Winegar Hole Wilderness

Winegar Hole Wilderness is a 10,715-acre property sandwiched between Yellowstone National Park to the north and Grand Teton National Park to the south with John D. Rockefeller Memorial Parkway to the east. The wilderness was designated by Congress in 1984 specifically to protect and preserve some of the finest grizzly bear habitat still available in North America.

The name comes from Gideon Winegar, an early settler who carved his name on a cliff beside the Snake River in 1882. He named the settlement begun by his family there "Winegar Hole." Today, those early homesteaders are long gone and the property is administered by Caribou-Targhee National Forest as part of the Greater Yellowstone Ecosystem.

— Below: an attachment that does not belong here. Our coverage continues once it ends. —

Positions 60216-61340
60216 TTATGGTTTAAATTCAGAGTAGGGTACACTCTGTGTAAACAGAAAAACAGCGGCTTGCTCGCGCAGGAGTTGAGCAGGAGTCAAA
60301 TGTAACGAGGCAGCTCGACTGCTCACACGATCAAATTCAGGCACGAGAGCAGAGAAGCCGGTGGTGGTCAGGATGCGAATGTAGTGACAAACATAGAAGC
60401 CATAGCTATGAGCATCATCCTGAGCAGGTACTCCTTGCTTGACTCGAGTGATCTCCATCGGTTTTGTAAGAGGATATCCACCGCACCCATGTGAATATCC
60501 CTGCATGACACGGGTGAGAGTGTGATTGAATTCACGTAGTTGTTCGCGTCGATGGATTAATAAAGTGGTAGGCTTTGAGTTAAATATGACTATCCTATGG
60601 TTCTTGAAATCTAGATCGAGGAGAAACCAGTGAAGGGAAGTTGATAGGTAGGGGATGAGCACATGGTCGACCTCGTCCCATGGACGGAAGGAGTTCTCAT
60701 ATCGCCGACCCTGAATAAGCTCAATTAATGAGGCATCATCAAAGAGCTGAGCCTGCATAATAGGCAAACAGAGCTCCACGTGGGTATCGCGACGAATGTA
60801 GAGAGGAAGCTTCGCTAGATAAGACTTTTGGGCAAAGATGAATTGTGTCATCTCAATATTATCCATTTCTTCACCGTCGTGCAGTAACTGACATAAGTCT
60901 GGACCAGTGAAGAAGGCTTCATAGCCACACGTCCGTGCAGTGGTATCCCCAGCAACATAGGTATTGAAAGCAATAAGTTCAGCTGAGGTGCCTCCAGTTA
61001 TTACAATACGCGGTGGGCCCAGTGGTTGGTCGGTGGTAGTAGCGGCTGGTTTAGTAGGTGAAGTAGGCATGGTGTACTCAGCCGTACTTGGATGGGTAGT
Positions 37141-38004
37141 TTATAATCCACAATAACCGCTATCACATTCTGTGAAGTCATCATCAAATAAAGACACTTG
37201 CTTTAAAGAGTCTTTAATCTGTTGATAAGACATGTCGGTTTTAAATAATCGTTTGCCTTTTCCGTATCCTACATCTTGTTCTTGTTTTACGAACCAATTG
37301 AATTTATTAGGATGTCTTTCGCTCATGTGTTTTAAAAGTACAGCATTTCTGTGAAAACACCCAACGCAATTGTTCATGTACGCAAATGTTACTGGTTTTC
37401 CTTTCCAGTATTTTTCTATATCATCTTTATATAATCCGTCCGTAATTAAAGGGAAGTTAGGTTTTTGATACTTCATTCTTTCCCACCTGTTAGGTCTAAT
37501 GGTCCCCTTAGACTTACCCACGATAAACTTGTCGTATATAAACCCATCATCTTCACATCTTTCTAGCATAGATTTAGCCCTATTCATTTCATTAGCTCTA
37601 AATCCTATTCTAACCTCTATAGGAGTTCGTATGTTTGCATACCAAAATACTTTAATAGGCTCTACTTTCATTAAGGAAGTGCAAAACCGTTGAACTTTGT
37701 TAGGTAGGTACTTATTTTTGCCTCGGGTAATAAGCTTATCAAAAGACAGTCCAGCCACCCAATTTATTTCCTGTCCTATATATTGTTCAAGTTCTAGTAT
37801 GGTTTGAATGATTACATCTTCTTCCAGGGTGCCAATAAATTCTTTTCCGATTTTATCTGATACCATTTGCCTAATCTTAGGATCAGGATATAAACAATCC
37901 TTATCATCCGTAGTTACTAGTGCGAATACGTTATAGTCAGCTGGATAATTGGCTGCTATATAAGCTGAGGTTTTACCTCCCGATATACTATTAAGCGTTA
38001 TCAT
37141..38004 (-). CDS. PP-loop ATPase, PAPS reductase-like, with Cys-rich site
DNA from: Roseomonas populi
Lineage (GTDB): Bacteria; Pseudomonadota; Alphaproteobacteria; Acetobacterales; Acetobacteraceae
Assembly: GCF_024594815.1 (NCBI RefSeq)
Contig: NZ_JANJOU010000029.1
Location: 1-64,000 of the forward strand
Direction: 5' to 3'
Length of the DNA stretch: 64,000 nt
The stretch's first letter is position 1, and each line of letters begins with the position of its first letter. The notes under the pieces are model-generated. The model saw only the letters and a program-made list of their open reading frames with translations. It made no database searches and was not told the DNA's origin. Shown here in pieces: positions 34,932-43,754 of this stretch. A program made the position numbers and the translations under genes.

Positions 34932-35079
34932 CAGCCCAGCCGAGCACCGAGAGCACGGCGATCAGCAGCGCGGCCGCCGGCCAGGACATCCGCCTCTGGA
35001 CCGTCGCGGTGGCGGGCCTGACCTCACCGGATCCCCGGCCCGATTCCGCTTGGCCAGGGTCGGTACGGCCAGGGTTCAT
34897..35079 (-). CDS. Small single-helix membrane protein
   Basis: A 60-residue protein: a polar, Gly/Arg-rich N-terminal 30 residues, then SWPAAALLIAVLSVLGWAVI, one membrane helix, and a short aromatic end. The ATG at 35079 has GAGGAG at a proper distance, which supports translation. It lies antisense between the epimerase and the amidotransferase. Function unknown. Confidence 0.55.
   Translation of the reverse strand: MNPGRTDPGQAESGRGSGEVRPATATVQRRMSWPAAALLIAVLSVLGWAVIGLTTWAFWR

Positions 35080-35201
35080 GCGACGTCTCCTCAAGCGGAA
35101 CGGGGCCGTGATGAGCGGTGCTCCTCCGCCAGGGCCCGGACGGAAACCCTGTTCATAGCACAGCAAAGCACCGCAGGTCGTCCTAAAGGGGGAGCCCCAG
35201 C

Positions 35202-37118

The landscape is composed mostly of volcanic materials distributed as low rolling hills with meadows, streams and numerous wetlands areas. Most of the wilderness is forested in Douglas fir, subalpine fir, lodgepole pine and Engelmann spruce. There is only one short established trail and that one trail heads straight into Yellowstone National Park. Any overnight camping requires a permit, and leave your dogs at home: this is grizzly country first and foremost.

A moose crossing a stream in the Winegar Hole Wilderness
Moose crossing a stream
Upper photo courtesy of the US Fish & Wildlife Service
Lower photo courtesy of the US Forest Service
Grand Teton National Park area map

Related Pages

Map courtesy of National Geographic Topo!